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Rutgers-Newark researcher discovers new motor protein mechanism linked to heart disease and strokes

Cardiomyopathy is an insidious disease which often strikes without warning and can lead to heart failure and eventual death. Although the disease can be traced to conditions such as high blood pressure, heart valve or arterial diseases and congenital heart defects, it is also caused by viral infections in the bloodstream. In a paper to be published in the July issue of the journal Nature Structural and Molecular Biology, a Rutgers-Newark researcher and his coworkers reveal that they have identified a possible mechanism used by an important motor protein which acts as a catalyst that enables bacteria outside the human body to travel through the blood stream and infect organs such as the heart.

The findings were published by Rutgers-Newark Chemistry Assistant Professor Charalampos Kalodimos and his coworkers, in the article, "Disorder-order folding transitions underlie catalysis in the helicase motor of SecA." Identifying the way this motor protein works is significant because it may lead to the development of new pharmacological therapies which can target and kill the bacteria to prevent or minimize damage to the heart muscle. The results follow nearly two years of research funded by a $300,000 American Heart Association (AHA) grant. The AHA agreed to support Kalodimos's research because he is focusing on specific bacteria that cause cardiovascular diseases in both adults and children.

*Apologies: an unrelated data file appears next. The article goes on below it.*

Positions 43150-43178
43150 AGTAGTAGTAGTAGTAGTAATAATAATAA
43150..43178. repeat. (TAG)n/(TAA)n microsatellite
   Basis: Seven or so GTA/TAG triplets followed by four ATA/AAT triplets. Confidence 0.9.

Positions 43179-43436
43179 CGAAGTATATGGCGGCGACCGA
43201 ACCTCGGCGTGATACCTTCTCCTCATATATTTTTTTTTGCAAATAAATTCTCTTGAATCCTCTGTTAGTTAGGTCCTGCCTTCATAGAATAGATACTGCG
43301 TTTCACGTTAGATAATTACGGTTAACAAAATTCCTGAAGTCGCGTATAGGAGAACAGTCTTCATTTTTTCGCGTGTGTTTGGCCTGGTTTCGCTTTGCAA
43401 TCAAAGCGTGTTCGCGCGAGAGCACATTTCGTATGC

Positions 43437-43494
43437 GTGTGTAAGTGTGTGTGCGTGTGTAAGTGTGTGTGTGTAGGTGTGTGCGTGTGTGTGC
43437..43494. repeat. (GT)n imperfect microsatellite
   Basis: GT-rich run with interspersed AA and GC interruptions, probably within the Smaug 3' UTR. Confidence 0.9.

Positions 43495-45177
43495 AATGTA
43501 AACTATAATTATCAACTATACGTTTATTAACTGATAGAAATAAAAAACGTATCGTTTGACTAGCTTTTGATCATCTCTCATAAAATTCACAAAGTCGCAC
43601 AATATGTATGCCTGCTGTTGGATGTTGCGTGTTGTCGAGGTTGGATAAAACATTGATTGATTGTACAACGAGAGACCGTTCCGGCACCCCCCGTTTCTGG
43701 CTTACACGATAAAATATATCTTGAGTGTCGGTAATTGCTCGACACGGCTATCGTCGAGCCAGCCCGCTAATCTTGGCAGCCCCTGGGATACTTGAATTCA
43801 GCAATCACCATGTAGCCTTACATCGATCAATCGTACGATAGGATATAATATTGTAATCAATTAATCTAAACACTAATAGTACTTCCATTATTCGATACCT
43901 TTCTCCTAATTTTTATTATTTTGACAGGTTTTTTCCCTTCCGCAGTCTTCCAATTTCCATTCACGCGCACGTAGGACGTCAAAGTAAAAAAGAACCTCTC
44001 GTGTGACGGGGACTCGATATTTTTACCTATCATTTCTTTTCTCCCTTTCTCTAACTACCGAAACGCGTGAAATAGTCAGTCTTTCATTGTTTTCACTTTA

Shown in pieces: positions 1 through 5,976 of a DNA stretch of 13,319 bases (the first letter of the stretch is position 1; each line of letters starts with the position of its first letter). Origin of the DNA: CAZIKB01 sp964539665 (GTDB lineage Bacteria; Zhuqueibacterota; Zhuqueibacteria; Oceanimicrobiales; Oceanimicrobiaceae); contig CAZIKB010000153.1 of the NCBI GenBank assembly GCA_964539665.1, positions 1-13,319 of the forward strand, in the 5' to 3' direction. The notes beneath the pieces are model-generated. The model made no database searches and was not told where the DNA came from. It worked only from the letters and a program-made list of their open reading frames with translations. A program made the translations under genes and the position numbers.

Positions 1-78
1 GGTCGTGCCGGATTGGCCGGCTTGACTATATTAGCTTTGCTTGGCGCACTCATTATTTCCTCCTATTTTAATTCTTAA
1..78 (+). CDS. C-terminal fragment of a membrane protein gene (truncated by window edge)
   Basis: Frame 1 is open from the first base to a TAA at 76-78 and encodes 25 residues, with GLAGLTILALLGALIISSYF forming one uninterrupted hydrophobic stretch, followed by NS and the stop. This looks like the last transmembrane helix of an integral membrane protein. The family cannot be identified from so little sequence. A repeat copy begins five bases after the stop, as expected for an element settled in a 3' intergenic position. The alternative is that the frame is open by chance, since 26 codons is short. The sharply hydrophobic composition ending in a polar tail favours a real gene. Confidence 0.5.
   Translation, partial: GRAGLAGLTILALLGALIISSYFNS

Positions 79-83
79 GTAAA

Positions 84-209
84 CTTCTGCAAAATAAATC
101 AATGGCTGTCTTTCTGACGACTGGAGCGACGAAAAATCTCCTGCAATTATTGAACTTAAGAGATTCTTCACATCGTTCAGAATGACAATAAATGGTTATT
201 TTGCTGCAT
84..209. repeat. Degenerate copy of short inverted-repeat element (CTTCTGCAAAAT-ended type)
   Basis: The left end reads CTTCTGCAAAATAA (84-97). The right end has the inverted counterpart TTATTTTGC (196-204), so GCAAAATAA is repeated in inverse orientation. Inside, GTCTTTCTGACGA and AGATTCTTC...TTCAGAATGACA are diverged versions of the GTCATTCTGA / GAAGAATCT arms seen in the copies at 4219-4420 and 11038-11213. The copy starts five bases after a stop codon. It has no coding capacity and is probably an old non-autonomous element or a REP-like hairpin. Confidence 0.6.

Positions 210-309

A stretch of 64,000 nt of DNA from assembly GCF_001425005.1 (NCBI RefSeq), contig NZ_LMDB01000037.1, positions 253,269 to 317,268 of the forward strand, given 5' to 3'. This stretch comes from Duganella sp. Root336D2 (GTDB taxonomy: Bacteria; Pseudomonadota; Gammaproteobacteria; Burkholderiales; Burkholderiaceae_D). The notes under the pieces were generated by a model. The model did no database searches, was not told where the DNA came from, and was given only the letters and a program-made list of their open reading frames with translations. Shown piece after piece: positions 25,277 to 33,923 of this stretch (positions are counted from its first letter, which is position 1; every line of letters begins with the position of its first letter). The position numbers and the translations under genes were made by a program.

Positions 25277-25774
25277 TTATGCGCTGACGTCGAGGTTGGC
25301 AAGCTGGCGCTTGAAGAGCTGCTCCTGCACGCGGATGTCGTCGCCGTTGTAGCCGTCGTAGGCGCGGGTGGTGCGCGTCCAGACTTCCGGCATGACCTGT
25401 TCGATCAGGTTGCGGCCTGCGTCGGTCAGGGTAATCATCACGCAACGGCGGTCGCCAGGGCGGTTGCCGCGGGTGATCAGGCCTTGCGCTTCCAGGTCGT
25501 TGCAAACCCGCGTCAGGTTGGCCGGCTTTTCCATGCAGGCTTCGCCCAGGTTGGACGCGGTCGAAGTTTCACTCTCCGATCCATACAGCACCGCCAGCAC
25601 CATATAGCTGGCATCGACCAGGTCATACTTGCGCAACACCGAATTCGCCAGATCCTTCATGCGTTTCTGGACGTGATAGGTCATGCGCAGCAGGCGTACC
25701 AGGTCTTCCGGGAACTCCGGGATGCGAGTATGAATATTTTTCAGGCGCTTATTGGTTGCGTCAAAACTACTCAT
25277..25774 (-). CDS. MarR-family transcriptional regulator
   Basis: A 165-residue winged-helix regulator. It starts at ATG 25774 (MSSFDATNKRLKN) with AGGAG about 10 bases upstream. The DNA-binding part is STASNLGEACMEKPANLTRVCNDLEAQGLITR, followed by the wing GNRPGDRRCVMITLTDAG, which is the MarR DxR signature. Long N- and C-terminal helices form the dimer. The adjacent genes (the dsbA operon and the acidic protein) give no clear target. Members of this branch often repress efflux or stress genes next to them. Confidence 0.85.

Using high-resolution NMR Spectroscopy technology, Kalodimos identified the mechanism of function of motor protein SecA, which uses chemical energy and converts it into mechanical energy. SecA is present only in bacteria and is not found in humans. SecA uses mechanical energy to secrete toxins and other harmful proteins to the exterior of the bacterium cell.

Once a bacterium infects a human or a host, some bacteria will use the SecA system to secrete specific bacteria proteins into the human body causing infections or diseases. Recent advances in NMR Spectroscopy a
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Contact: Peter Haigney
phaigney@andromeda.rutgers.edu
973-353-1663
Rutgers, the State University of New Jersey
20-Jul-2006


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